For six months the preg­nancy went ac­cord­ing to plan, but then at 24 weeks, Blanck­en­berg started bleed­ing heav­ily.

She was in hos­pi­tal for two weeks and then at 26 weeks and three days, lit­tle Thomas en­tered the world when Blanck­en­berg had a pla­cen­tal abrup­tion.

He weighed just 700g and de­spite ev­ery ef­fort from the med­i­cal team, he suf­fered in­ter­nal bleed­ing and died just three hours later.

“To say I hit rock bot­tom is an un­der­state­ment. I was still griev­ing for Bella,” she said.

They had to carry on with life and get out of bed in the morn­ing. Their first child Mur­ray kept them go­ing as they had to feed him, read him sto­ries and play with him.

“I thank God for this. We have been de­ter­mined not to al­low Mur­ray’s en­tire life to be im­pacted by the loss of his sib­lings, for it not to re­sult in the loss of his par­ents as well,” Blanck­en­berg said.

Her hus­band started a blog af­ter Bella died, and Blanck­en­berg was at first ap­palled that he was mak­ing their tragedy pub­lic and putting their vul­ner­a­bil­ity out there.

“How­ever, I’ve come to re­alise that our blog has be­come one of the most pow­er­ful tools in both the pro­cess­ing of our own grief and help­ing oth­ers know how to deal with us.”

It’s also helped oth­ers who have ex­pe­ri­enced loss, specif­i­cally that of a child, she said. “Our chil­dren’s legacy lives on through this.” Fam­ily, friends and the com­mu­nity had been an in­cred­i­ble sup­port to them, she said.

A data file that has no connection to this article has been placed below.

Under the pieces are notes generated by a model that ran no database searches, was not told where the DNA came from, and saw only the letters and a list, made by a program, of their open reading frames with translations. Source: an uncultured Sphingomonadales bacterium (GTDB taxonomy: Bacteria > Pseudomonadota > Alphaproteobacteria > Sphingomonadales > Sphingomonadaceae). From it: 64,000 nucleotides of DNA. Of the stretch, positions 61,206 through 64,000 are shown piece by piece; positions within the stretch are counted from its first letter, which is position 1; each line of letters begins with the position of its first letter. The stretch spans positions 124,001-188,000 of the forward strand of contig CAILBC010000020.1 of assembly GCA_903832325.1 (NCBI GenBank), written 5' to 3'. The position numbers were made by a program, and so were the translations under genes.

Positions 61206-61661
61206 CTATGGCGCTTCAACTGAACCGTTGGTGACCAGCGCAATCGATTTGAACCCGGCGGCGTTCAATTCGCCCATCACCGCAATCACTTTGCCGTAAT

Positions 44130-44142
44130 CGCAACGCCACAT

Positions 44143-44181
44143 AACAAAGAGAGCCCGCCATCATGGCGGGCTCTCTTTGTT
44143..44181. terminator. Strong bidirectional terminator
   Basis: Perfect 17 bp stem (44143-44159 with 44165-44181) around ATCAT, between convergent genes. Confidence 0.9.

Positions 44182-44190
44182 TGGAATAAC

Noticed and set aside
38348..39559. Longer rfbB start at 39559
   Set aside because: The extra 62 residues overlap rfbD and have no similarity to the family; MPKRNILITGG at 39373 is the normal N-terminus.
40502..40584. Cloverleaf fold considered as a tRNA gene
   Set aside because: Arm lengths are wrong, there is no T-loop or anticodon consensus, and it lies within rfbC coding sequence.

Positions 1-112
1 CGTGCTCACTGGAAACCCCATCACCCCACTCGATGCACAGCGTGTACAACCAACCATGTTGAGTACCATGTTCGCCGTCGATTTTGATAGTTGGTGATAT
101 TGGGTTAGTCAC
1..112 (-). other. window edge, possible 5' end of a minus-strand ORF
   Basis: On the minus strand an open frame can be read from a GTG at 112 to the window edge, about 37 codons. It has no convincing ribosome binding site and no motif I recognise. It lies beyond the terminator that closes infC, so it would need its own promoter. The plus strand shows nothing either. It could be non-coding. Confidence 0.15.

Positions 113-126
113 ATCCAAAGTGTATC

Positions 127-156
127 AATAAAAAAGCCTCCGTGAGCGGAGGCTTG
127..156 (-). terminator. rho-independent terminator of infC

“But so­ci­ety in gen­eral is ill-equipped to deal with grief,” she said.

She gave some tips from her own ex­pe­ri­ences on how to deal with peo­ple who are griev­ing:

Just ac­knowl­edge peo­ple’s loss – more of­ten than not it will be ap­pre­ci­ated.

Don’t try to fix or ra­tio­nalise their pain – grief is not a prob­lem to be solved.

Say their loved one’s name, of­ten – they are des­per­ate to hear it.

Don’t ask what you can do to help – just use your ini­tia­tive and do it.

Re­alise that some­one’s loss will change them for­ever – don’t ex­pect your old friend to emerge again af­ter the so­cially al­lowed two weeks’ of mourn­ing.

There are two days a year they need a time­out – their loved one’s birth­day and the an­niver­sary of their death. Be gen­tle dur­ing these times.

Be con­sis­tent in your sup­port – once every­one else has moved on, those di­rectly af­fected are still griev­ing.

Don’t take it per­son­ally when your griev­ing friend for­gets some­thing – they just can’t cog­ni­tively deal with it.

Never tell a mother her child is in a “bet­ter place” or that “ev­ery­thing hap­pens for a rea­son”.

Blanck­en­berg said she had per­son­ally learned the value of ther­apy, re­silience, vul­ner­a­bil­ity, to have an at­ti­tude of grat­i­tude, that she can’t con­trol ev­ery­thing, and to cry.

See Si­mone and James’ blog at is­abella1509.com

We have been de­ter­mined not to al­low Mur­ray’s en­tire life to be im­pacted by the loss of his sib­lings

Pic­ture: JON HOUZET

FEEL­ING IN­SPIRED: Guest speaker at Sun­shine Coast Hospice’s Breast Can­cer Aware­ness lunch, Si­mone Blanck­en­berg, left, with Gra­ham­stown Hospice di­rec­tor Tr­ish Gil­lies, Red Ap­ple Emporium co-owner Llewell Viljoen, Sun­shine Coast Spar co-owner Les­ley The­unis­sen, Con Viljoen, Zelda El­liott of Hospice and Sun­shine Coast Hospice ad­min­is­tra­tor An­gela Hib­bert